Monica Castellanos, Michaud's spokeswoman, and Mark Sullivan, Allen's representative, said both congressmen feel it would be premature to comment on the court's redistricting plan before the public has a chance to comment. But Sullivan said he is not convinced that Maine people are anchored to any one congressional representative because of the delegation's relatively small size.
"Maine people call all of their congressmen. They think of their delegates as serving the entire state," Sullivan said.
But Merrill, the Democratic Party spokesman, said the court's plan is unacceptable. It would tear two "sister counties" (Lincoln and Knox) apart, Merrill said.
"I don't think it's a good idea, from any point of view," he said. "That district is already a huge challenge to get across. This would only make the district all that much harder to represent."
Greens to challenge redistricting plan in court
PORTLAND (AP) -- The Maine Green Independent Party plans to file suit Friday to challenge a redistricting plan that splits up Portland's West End neighborhood.
The Greens and co-plaintiffs say the House of Representative's plan cuts off Green Representative John Eder from about 70 percent of his constituents. Eder -- who's only the second elected Green legislator in the country -- has claimed the mapping was "politically motivated" against him.
The lawyer representing the Greens, David Lourie, says the redistricting plan violates the anti-gerrymandering provisions of the Maine Constitution.
Lourie plans to file the lawsuit with the Maine Supreme Judicial Court following a news conference in Portland Friday morning.
Green Party is singing the blues Maine legislator says redistricting plan is plot to drive him out
By Sarah Schweitzer
April 13, 2003
PORTLAND, Maine -- For a leader of a party of one, state Representative John Eder, Maine's sole Green Independent Party legislator, was doing pretty well for himself.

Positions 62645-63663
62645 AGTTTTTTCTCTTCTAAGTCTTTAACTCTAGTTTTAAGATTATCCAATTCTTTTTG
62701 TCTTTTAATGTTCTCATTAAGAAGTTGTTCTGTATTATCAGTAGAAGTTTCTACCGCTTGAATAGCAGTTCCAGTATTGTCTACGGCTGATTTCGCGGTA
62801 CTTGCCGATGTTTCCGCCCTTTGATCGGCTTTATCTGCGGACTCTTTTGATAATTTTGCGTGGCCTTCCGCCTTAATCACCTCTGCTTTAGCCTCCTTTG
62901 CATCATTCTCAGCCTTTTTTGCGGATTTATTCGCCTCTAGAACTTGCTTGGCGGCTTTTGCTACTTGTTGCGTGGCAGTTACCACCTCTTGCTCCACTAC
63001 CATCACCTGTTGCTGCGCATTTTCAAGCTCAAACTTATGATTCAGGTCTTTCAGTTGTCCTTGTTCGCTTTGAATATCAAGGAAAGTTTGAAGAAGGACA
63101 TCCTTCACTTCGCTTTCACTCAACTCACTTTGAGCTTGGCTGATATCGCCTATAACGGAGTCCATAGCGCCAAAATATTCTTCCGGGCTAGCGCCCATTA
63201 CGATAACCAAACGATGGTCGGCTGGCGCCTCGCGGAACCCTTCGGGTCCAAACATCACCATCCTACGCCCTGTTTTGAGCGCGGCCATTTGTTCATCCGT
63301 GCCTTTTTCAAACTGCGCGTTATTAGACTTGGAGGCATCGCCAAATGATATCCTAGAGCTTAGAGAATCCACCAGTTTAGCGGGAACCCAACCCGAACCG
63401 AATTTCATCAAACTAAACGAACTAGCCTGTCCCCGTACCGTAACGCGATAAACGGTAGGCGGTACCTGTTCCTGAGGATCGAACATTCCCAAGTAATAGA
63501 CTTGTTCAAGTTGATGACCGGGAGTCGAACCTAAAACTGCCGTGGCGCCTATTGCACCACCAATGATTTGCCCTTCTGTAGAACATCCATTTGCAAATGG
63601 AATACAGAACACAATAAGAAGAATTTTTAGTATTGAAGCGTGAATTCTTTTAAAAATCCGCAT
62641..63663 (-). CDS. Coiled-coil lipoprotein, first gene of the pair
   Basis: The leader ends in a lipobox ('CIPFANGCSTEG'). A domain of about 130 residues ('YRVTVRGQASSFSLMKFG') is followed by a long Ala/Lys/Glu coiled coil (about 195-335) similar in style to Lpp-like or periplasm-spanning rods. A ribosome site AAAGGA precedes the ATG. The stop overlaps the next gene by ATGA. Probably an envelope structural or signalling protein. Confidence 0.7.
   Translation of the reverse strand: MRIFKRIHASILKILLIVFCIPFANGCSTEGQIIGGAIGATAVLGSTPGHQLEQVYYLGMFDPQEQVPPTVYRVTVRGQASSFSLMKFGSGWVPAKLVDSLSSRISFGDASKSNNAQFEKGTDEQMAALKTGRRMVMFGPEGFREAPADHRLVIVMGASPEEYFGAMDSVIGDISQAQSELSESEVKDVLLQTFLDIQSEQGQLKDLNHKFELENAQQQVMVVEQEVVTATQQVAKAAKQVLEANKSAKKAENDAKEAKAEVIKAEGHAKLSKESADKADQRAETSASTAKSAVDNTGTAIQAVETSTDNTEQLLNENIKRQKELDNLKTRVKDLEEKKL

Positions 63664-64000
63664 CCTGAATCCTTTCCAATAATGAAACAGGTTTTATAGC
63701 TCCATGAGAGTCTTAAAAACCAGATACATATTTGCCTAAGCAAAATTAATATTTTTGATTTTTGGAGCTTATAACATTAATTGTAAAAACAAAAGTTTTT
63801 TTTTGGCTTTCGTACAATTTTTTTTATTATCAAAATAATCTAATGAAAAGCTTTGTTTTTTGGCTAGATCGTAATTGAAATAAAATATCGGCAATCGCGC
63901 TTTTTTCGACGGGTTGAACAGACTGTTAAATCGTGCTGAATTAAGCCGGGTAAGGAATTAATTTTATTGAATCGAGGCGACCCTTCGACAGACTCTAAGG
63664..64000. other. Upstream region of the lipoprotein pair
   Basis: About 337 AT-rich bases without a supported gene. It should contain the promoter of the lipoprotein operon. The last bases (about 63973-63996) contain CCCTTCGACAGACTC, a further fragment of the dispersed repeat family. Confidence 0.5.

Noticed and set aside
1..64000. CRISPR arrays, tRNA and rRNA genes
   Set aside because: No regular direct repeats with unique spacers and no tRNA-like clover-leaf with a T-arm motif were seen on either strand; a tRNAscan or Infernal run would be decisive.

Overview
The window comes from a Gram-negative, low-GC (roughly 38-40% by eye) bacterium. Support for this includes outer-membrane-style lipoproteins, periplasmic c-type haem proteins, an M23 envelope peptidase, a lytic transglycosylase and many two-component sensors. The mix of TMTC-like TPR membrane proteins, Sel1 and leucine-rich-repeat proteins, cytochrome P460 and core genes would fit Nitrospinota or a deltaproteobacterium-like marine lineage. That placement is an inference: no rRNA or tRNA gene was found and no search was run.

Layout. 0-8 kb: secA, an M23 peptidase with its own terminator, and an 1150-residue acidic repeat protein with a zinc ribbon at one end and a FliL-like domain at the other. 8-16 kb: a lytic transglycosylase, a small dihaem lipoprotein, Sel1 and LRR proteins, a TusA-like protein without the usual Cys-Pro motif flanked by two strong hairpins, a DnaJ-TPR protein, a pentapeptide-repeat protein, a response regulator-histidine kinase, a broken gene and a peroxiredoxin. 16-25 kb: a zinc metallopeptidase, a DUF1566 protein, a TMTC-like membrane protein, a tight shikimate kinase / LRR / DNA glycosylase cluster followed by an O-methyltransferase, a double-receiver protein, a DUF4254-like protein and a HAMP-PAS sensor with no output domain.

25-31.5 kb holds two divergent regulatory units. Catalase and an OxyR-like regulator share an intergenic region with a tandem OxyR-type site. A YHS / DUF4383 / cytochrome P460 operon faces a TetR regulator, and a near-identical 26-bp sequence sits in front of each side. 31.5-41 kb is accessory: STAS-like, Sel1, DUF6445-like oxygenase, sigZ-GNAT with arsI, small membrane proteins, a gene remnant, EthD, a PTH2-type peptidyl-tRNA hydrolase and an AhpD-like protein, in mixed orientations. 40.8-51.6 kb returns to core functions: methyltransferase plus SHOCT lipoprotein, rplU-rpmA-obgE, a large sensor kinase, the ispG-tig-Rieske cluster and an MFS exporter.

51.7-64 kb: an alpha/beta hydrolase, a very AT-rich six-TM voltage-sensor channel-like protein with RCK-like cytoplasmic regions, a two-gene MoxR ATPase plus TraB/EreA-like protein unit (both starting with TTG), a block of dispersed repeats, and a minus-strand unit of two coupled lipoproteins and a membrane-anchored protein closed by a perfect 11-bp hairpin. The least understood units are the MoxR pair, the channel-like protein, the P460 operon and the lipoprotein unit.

He prevailed in a battle for a State House office (windowless but separate from the Democrats, as he insisted.) His bill to ban pesticides in schools sailed through committee. And he quieted those who pooh-poohed his carless status, arriving for work in Augusta via carpool or commuter van.
But now Eder, 34, a former massage therapist who made history last November as the first Green elected to a state Legislature in a regular election, and the highest-ranking elected Green in the nation, says his political undoing may be at hand.
A proposed redistricting plan would carve up his district in Portland's progressive West End and cause him to forfeit more than half his constituents, a design Eder says Democratic powerbrokers created to avoid pitting their own incumbents against one another in 2004.
''There continues to be denial that we are here and here to stay,'' said Eder, who won his seat with 67 percent of the vote. ''Now the Democrats are making this effort to get us out, like we're some kind of quirk or passing fad.''
Maine is a state known for its embrace of Independents. Former governor Angus King, who served from 1995 to 2003, was Maine's second Independent to occupy the corner office. The House now counts three Independents among its members.
But third parties are a different story: The last time third-party representatives won seats in the Maine Legislature was 1915, with the election of four members of Theodore Roosevelt's Progressive Party.
Eder says Democrats -- who control the Legislature and the governor's office and lose more voters to the Green Party than Republicans do -- see him as a liberal vote-drainer. Some of his constituents have joined him in bad-mouthing the Democrats, which have long dominated politics in Portland.
''There are three Independents in the House,'' Eder said. ''They have not been irreparably harmed by the redistricting.''
The redistricting plan was spurred by 2000 Census data that showed southern Maine gaining population from the north and urban areas like Portland losing residents to suburban ones. It would result in incumbent-against-incumbent matchups in four districts, including Eder's, of the 151 in the state.
The plan handily passed the House on Thursday, and the Senate is expected to vote on it tomorrow. If the Senate approves the measure, Eder vows to challenge it in court.
Democrats say the redistricting move is hardly the get-the-Greens script Eder alleges, but instead reflects an effort to avoid merging urban voting districts with more conservative suburban ones around Portland, which could give Republicans inroads in the most liberal pocket of the state.
''Redistricting, no matter what you do, is political,'' said Michael Saxl, a former speaker of the House who once represented Eder's district and served as a consultant to the commission that recommended the redistricting plan. ''Political considerations are part of making districts, absolutely, but the guiding principle is one person one vote.''